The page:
One recent development in the management of elephant populations is the use of immunocontraception. In case you are wondering what on earth immunocontraception is – it is a non-hormonal, non-steroid method of a contraception based on the use of porcine zona pellucida (pZP) proteins. There is a membrane known as Zona Pellucida which surrounds all mammalian eggs. This membrane contains several glycoproteins, one of which is thought to be the sperm receptor. The pZP vaccine is derived from pig eggs and once injected the vaccine stimulates an immunological response to produce antibodies that attach to the ZP of the target animal, thereby preventing fertilisation as the sperm cannot attach to and penetrate the egg.
Immunocontraception has proven to be effective and has been successfully implemented at some game reserves as a management strategy for elephant populations. One of the major benefits of this method is that the vaccine is reversible which allows for adaptive management – you have control over how many and which elephants are treated. It is also a fairly cost effective method; it costs around R1000 per elephant.
However the down side is that you have to be able to identify individual elephants in order to administer initial vaccinations and booster vaccinations. At Kruger (an area where culling is currently being seriously considered as an option) there are around 12,500 elephants and some argue that with such a large population it would be impractical to have to identify individual females on a regular basis (with the current vaccine the elephant must receive in initial vaccine, 2 boosters 2-3 weeks apart and then 2 annual boosters).
Another issue is that this vaccine serves to stabilise populations and to limit population growth, it cannot however decrease the number of elephants that are currently in the population. So in areas such as Kruger where elephants are already seriously exceeding the carrying capacity of the park (the carrying capacity of Kruger is thought to be 7,500 and the population currently stands at around 12,500) many people feel that action needs to be taken now to prevent the elephants from having a detrimental effect on the rest of the ecosystem.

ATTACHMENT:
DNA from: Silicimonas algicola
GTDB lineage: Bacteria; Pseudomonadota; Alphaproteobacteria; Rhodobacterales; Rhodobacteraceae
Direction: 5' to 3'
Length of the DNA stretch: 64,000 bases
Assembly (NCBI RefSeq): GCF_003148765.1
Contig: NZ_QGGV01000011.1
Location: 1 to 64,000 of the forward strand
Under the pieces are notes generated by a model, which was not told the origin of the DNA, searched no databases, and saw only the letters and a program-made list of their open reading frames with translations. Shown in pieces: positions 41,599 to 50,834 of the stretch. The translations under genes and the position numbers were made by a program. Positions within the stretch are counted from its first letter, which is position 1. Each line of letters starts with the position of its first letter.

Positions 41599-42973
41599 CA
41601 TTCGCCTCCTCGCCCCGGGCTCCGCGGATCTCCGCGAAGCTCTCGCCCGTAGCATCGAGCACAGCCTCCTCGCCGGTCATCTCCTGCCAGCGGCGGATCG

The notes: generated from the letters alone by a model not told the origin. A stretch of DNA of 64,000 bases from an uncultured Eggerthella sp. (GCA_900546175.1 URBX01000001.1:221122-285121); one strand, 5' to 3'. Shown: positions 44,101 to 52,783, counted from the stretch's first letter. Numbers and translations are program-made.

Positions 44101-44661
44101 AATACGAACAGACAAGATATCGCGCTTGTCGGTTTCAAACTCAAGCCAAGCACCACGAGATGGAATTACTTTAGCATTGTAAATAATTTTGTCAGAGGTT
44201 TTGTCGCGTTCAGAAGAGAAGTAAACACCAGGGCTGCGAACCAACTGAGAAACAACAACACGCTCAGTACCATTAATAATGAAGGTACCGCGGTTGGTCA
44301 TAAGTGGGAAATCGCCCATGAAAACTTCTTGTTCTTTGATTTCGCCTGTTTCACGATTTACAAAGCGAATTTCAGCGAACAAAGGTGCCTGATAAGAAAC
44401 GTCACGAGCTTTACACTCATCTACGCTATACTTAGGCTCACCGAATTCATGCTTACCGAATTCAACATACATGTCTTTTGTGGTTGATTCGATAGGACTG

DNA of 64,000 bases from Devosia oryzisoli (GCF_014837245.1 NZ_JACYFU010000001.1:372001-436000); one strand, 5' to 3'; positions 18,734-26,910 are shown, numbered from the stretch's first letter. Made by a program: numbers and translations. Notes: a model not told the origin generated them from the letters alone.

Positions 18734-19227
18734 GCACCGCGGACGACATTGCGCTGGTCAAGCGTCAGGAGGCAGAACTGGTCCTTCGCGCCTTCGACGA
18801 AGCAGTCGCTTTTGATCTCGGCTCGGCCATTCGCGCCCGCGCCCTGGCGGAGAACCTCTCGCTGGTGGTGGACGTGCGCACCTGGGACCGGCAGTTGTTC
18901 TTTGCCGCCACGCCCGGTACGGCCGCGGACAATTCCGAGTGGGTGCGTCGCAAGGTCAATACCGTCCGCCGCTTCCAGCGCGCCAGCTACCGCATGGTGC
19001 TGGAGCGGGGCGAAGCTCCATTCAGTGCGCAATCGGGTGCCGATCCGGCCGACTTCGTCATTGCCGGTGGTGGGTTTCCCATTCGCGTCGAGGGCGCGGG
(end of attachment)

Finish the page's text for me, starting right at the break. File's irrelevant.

In conclusion, there will be no conclusion to this article as my intention was merely to give a (fairly) brief account of some of the issues and opinions surrounding culling and elephant management in general. I will it leave open to you as readers to form your own opinions on the topic. However I ask that you bear in mind that I have only touched on the subject and there are many many factors that need to be considered when making decisions on managing elephant populations.
For more info visit Everything Elephant.
Living on the Edge, Lessons of Life, “What we do for ourselves dies with us. What we do for others and the world, remains” Miracles are waiting everywhere…. Don’t Audit life…just show up and make the most of it.
Life in Africa, by Terri Dekker
It began as a dream, years beyond my memory. It’s now my reality, a destiny of a life time. It seems so ambitious, somewhat selfish and crazy to some…to leave my family, and those I love, to